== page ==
Dwight Henry has acting roles in two internationally acclaimed films under his belt, another major role in the pipeline and offers for future film work coming in all the time.

But on a recent morning in the kitchen of Wink’s, his new French Quarter bake shop and café, he also had his hands full. A batch of buttermilk drops burbled and bobbed in the fryer while orders for croissant breakfast sandwiches and oatmeal stacked up on the prep counter. Working away with a flour-dusted apron on his lanky frame and a crisp New Orleans Saints cap on his head, he looked like he was in his element.

“Some people have the wrong idea about success,” Henry said. “Just because I’ve had success, I’m not supposed to be working every day? They don’t understand why I do it. But that’s what I did before, that’s what made me happy.”

Henry seems happy, and by any measure he’s thriving.

The 51-year-old New Orleans native and father of five embodies the ultimate Cinderella story of Hollywood South. With no acting experience, he was discovered and actively recruited by producers of 2012’s Oscar-nominated independent film “Beasts of the Southern Wild,” in which he played the lead role of Wink. That breakout was followed quickly by a smaller part in a much bigger film, the Oscar-winning “12 Years a Slave.” He’ll appear next in the forthcoming Marvin Gaye Jr. biopic “Sexual Healing,” playing the R&B singer’s father.

But first — and, to Henry, foremost — he is a baker, and he’s been busy building this realm of his career too. With one bake shop rolling along in the Seventh Ward, he expanded earlier this month with Wink’s Buttermilk Drop Bakery & Bistro near the French Market. In mid-August he intends to open a second edition of Wink’s about a mile away in the Outlet Collection at Riverwalk, the newly redeveloped mall near the cruise ship terminal. He’s also planning to open another bake shop and cafe this fall in Harlem in partnership with the high-profile New York restaurateur Richie Notar.

“I want to give people a New Orleans bakery,” Henry said. “People all over the world want to know what New Orleans food is about, and these are the cakes and pastries people in New Orleans grew up eating.”

Star power, willpower

It’s common for celebrities to lend their names and star power to restaurant concepts, but Henry’s case is different. Just call Wink’s on any given day and the person answering the phone is usually Henry himself. He’s almost always working in the kitchen or behind the counter and he still keeps baker’s hours, often starting his days at 3 a.m. to get the first batches of donuts ready for the breakfast shift.

“My bakery comes first,” he said. “In the long term, everything I do is for my family. I can pass a bakery down to my kids. I can’t pass down a movie role.”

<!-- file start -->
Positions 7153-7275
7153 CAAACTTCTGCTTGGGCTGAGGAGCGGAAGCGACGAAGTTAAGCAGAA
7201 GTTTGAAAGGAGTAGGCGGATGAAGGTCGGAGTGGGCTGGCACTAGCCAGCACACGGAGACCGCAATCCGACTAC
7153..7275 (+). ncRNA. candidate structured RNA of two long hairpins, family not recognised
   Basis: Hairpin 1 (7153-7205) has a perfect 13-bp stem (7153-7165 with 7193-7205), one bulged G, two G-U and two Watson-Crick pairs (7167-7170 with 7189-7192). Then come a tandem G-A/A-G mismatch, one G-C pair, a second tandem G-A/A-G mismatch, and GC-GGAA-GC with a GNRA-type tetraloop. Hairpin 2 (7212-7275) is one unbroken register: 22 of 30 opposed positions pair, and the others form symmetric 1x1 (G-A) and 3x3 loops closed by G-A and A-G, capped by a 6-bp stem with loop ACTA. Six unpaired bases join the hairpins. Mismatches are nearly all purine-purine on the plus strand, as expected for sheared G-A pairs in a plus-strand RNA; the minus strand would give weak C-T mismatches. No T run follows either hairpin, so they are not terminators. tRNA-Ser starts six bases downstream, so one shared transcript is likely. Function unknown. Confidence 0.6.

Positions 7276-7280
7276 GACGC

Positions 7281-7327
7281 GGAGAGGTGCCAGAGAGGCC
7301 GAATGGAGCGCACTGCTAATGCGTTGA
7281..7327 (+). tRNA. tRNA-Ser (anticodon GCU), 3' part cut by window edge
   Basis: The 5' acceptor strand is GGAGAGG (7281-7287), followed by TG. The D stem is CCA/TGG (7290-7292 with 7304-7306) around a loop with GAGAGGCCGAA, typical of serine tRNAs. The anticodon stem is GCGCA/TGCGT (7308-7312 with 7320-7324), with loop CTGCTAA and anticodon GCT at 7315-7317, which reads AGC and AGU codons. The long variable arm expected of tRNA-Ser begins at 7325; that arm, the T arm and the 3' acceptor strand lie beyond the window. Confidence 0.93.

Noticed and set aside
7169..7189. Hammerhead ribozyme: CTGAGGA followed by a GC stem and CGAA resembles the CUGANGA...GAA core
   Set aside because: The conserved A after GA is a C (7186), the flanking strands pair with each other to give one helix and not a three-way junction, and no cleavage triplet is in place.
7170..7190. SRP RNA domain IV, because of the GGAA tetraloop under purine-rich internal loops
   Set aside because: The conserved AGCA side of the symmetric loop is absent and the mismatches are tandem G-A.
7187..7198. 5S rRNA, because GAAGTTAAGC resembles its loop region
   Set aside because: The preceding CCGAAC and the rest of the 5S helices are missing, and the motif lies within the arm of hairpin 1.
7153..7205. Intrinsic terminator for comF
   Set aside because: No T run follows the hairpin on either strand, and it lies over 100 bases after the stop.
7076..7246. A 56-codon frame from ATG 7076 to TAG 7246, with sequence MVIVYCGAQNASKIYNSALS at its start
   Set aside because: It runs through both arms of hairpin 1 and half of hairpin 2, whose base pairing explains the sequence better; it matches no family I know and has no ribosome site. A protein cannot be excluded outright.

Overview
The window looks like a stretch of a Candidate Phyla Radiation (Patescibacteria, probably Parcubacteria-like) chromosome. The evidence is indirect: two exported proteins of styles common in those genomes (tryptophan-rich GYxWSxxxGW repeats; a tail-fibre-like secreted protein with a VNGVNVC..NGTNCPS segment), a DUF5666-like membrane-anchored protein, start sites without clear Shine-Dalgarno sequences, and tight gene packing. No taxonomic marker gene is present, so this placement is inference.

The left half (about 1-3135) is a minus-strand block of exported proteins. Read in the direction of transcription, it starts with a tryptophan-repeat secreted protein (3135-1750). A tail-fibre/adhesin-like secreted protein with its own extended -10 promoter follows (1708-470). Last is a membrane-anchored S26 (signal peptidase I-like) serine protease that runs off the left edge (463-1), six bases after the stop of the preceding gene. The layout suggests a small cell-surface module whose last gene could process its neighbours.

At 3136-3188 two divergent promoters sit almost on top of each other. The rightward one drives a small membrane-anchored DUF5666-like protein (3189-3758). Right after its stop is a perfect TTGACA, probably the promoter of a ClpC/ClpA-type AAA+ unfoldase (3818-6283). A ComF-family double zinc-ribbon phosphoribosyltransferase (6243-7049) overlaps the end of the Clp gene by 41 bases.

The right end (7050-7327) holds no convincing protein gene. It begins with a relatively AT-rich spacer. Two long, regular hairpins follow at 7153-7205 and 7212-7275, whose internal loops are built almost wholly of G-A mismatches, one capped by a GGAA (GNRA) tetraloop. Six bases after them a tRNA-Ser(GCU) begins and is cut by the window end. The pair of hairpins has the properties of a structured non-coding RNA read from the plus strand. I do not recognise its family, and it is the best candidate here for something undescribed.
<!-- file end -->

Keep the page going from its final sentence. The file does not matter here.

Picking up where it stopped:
Henry’s attitude and energy amaze his supporters, but also sometimes confound them. That includes his agent, Rocky Arceneaux.

“He’s got that old-school work ethic, he wants to stay here at all times, have his hands in everything,” said Arceneaux, whose firm, the Alliance Management Group, represents athletes and entertainers around the country. “We’ve been trying to wean him off a bit, show him that we can do more. He’s turned down so many movie roles. It’s just hard to get him out of the bakery.”

For his part, Henry says that’s because he worked so hard to get into his bakery.

Before he made the rounds of red carpets and publicity junkets for his film roles, Henry worked a different sort of circuit as a journeyman baker. He started at age 16 at Risings Baking Co. in the Lower Ninth Ward neighborhood where he grew up, and after graduating high school went on a succession of baking jobs, from Tastee Donuts and Alois J. Binder to Dorignac’s Food Center and Whole Foods Market. He learned the specialties of each along the way, including a stint at the main bakery for the longtime local chain of McKenzie’s Pastry Shoppes. When McKenzie’s abruptly closed in 2000, inspiration struck.

“McKenzie’s closed 60 stores in one day,” Henry remembered. “I’m a baker. I told myself ‘it’s time to open a bakery.’ I knew there was a niche.”

While he saw an opportunity, persuing it proved an uphill battle. Turned down time and again for loans, he settled into a long grind. He worked two jobs concurrently, one to pay his family’s bills, the other to build a bakery fund, and he bought used kitchen equipment one piece at a time, stowing them away until he could outfit his own operation. He finally opened his first Henry’s Bakery & Deli in a battered old storefront on St. Claude Avenue in 2004, long before that commercial stretch began to see its current redevelopment momentum. But with a menu of New Orleans flavor touchstones and the proprietor’s own perpetually warm welcome, the bake shop quickly won a loyal following. That included the filmmakers in town working on “Beasts of the Southern Wild,” who encouraged Henry’s first audition.

Henry later moved the business to the Seventh Ward, changing the name to the Buttermilk Drop Bakery & Café, where he now serves his baked goods and breakfast dishes. At the new Wink’s, the bakery case is augmented by a small lunch menu of po-boys and pot cooking.

Movie posters decorating the walls tell the tale of Henry’s film career to date, and he readily shares stories from his experiences on the set with fans and well wishers who drop by for a buttermilk drop and a brush with homegrown celebrity. These stories, however, always have a way of coming full circle to his bakery.

“Being in that first movie was life changing, but it didn’t change who I am,” Henry said. “I’m still the same person and that’s a person goes to work, loves what he’s doing and builds something for his family.”

Follow Ian McNulty on Twitter @IanMcNultyNOLA.